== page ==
In return, we are now working on a medium-term project to revive the technical professions in the hotel and restaurant industries. We see that employees are leaving the sector all over world and that the hotel industry must be given help to get through this period without too much disruption.

Have you noticed the arrival of new profiles in your student body?

They are more connected, more attentive to their parents' advice and more anxious as well.
However, they still look at the opportunities possible before choosing a job; they still have the enthusiasm of youth; they want to travel more than ever; and last but not least, they are more involved than previous generations in societal issues such as inequality, racism, ecology... It is very exciting to work with this young generation.

What changes have you and the teachers noticed in students' expectations as regards training or employment in the face of recent societal changes?

Above all, they are concerned about the very fragile balance between professional and private life. They are not prepared to sacrifice one for the other.

What innovative programmes and projects are you currently implementing?

In addition to initial education, we have set up sandwich courses. In 2022, we reserved this option for our Bachelor's graduates who wanted to pursue an MBA. But from the start of the 2023 academic year, we will open it up to students preparing their Bachelor's degree.
Another project on which the group is working, and which will see the light of day in the months and years to come, is the creation of schools under the Vatel Academy brand. In France alone, we plan to open 20 schools that will train young people in highly operational professions such as restaurant service, cooking, baking and hospitality.
The teaching at Vatel Academy will be built around the group's values. It will also be based on the alternation of theory and practicality and on the hotels and restaurants we have within the school, which welcome real customers.

Why do you think students do not always enter the hotel industry despite their academic training?

This is not at all the case for students leaving Vatel. For several years we have observed that 80% of them remain in the hotel and tourism sector and we are very proud of this integration. Every year, we catch up with each of our recent graduates and we are delighted with the quality of the positions they have found after leaving the school. Here are a few examples of positions held by 2021 graduates:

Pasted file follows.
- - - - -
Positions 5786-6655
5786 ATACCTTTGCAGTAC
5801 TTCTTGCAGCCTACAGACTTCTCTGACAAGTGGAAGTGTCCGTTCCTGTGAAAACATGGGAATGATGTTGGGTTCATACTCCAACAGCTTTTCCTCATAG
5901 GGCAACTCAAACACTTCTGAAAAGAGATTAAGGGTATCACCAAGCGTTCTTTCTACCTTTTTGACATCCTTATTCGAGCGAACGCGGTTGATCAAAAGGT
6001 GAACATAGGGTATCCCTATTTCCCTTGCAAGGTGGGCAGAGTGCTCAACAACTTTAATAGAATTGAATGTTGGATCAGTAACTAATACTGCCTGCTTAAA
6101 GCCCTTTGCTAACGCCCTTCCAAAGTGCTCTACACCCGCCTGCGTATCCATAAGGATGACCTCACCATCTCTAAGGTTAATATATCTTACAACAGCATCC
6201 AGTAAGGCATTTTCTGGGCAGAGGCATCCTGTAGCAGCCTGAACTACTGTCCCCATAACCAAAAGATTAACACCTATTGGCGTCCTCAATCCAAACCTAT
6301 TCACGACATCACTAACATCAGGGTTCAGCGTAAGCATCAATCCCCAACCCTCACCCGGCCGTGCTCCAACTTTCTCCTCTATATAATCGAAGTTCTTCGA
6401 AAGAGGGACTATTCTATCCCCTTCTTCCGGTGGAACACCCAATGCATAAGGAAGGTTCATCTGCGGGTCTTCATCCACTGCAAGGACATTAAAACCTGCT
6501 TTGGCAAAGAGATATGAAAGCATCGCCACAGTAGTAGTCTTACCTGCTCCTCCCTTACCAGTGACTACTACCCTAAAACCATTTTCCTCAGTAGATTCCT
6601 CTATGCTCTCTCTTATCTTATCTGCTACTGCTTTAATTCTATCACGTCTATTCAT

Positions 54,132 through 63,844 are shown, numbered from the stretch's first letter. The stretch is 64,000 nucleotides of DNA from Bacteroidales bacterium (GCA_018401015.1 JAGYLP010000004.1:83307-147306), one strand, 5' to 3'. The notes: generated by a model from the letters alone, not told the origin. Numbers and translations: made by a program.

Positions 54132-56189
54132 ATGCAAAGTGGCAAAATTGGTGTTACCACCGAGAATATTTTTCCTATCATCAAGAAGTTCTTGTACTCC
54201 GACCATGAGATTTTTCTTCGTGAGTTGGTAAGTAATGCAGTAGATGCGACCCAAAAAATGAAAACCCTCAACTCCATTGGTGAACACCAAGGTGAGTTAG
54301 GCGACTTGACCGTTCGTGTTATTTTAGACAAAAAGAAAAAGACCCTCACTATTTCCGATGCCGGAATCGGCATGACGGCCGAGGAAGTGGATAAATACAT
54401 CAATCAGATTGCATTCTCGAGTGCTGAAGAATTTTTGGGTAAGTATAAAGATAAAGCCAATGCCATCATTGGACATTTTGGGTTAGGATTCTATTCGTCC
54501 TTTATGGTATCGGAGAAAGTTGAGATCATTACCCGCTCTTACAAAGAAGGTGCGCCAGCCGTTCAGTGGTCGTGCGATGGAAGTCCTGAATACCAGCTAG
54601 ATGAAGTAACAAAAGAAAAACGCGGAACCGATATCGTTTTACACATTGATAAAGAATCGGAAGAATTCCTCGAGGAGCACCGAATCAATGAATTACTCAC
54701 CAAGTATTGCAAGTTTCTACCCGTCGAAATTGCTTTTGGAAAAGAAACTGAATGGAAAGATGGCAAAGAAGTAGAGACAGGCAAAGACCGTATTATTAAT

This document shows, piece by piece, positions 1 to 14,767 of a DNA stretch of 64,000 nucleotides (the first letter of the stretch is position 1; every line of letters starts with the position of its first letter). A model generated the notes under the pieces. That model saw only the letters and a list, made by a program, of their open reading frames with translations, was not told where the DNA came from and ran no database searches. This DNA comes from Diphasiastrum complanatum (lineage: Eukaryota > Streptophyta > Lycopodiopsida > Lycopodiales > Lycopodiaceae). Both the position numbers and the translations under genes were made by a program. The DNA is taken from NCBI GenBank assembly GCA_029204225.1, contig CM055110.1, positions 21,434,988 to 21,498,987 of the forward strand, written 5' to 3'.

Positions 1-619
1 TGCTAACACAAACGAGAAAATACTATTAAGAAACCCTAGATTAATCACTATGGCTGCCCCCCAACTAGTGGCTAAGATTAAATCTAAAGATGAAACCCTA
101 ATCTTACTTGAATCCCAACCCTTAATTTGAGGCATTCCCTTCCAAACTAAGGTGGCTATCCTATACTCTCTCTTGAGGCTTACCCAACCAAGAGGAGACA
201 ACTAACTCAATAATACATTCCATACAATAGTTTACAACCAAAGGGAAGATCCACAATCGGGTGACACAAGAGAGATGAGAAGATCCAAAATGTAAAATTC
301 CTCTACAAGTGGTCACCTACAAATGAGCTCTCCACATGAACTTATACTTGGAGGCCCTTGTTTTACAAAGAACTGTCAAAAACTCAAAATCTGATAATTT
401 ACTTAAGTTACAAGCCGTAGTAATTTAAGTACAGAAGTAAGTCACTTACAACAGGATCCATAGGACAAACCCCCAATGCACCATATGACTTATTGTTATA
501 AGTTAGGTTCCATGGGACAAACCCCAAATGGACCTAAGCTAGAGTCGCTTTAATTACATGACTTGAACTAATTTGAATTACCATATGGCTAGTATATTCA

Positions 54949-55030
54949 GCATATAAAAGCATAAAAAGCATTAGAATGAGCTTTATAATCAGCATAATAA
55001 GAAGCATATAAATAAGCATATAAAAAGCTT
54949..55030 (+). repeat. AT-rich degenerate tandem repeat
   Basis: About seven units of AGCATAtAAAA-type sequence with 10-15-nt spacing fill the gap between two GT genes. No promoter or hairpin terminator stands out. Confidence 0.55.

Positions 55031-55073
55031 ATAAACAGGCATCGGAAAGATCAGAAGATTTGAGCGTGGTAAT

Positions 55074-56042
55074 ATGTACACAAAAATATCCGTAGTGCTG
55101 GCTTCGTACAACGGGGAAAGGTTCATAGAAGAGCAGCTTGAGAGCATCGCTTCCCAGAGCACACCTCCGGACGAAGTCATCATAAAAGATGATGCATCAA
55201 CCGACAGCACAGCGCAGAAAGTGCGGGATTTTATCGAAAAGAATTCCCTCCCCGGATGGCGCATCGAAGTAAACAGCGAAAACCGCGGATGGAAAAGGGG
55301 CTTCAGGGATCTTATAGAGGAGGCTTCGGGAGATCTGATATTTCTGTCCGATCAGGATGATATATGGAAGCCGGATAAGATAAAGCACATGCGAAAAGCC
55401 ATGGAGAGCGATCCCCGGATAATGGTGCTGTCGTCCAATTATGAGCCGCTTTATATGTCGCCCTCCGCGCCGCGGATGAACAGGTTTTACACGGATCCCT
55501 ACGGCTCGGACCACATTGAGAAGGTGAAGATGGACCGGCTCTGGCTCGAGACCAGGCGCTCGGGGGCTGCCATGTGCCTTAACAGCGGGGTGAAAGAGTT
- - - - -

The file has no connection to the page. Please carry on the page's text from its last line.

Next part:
• Bénédicte Thu Ha Lemercier: Learning & Development Coordinator at Conrad Bora Bora Nui
  • Mathilde Taron: Purchasing Coordinator of Hôtel de Crillon Paris
  • Bastien Deplanche: Director of Hotel des Roches Kourou, French Guiana
  • Claire Chaussard: HR Coordinator at Mandarin Oriental Paris
  • Baptiste Ducastel: Income Auditor at Bulgari Hotel Paris

Among the remaining 20%, some join sectors such as agri-food or personal services, for example. Many also create their own business.

What message would you like to send to professionals in the sector?

One of optimism! The young graduates arriving on the job market are enthusiastic, open, curious, enterprising and serious. They have a lot to contribute to any company that is willing to trust them and listen to them.

What messages would you like to send to the young people of today?

The hotel and catering sector offers a huge range of jobs. It allows those who join it to progress professionally without ever getting bored. This is important for the younger generation.
Hospitality jobs are also very rewarding. They are meaningful for those who want to put the human at the heart of what they do.